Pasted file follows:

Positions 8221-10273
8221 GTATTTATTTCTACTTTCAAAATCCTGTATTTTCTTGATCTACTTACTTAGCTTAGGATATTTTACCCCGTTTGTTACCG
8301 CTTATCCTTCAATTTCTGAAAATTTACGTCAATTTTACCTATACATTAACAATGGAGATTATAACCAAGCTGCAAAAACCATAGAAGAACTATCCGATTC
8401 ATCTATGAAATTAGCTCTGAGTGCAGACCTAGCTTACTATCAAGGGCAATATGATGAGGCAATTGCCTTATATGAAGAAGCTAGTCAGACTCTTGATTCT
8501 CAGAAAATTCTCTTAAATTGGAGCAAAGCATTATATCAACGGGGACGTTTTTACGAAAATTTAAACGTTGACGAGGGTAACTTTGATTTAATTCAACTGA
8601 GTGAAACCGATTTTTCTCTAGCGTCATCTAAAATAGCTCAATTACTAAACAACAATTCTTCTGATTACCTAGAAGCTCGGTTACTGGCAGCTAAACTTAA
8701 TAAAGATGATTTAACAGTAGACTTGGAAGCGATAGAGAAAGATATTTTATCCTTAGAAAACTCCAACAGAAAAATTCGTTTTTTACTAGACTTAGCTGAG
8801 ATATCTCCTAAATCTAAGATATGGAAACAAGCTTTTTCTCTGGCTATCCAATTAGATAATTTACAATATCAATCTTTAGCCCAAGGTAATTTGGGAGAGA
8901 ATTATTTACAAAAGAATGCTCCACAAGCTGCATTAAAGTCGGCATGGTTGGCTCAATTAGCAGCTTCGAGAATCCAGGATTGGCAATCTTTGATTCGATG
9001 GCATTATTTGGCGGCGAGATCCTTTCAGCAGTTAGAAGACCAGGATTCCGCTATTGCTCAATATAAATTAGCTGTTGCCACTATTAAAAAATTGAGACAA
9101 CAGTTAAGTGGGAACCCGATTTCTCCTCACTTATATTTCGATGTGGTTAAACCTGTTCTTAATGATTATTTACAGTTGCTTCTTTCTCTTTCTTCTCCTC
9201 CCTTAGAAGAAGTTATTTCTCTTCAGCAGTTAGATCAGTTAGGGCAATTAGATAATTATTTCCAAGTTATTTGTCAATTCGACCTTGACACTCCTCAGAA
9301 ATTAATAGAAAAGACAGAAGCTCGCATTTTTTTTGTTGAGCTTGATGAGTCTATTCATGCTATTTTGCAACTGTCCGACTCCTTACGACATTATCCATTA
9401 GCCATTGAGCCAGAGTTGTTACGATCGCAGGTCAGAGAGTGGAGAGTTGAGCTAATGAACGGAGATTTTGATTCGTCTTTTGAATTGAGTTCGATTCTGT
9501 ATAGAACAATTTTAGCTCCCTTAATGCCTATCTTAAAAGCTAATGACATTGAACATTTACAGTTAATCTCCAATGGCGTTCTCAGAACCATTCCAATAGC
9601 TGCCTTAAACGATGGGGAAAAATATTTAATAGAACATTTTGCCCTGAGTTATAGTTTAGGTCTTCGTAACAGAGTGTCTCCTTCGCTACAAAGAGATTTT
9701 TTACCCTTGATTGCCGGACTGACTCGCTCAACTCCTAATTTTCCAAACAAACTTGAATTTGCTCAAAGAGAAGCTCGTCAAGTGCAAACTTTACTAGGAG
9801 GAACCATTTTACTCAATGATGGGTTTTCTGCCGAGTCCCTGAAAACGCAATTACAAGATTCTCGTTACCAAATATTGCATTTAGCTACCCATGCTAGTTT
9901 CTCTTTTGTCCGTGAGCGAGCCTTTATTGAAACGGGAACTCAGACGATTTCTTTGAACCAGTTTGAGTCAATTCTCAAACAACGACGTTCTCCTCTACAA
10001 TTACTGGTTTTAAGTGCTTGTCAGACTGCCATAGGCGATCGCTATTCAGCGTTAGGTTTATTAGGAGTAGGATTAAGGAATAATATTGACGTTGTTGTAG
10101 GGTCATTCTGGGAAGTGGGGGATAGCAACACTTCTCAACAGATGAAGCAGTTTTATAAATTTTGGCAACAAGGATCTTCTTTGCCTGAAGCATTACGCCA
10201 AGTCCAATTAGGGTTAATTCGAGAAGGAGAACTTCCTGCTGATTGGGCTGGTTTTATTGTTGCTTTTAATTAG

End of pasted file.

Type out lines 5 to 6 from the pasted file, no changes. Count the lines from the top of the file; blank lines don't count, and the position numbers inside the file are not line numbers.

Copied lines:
8501 CAGAAAATTCTCTTAAATTGGAGCAAAGCATTATATCAACGGGGACGTTTTTACGAAAATTTAAACGTTGACGAGGGTAACTTTGATTTAATTCAACTGA
8601 GTGAAACCGATTTTTCTCTAGCGTCATCTAAAATAGCTCAATTACTAAACAACAATTCTTCTGATTACCTAGAAGCTCGGTTACTGGCAGCTAAACTTAA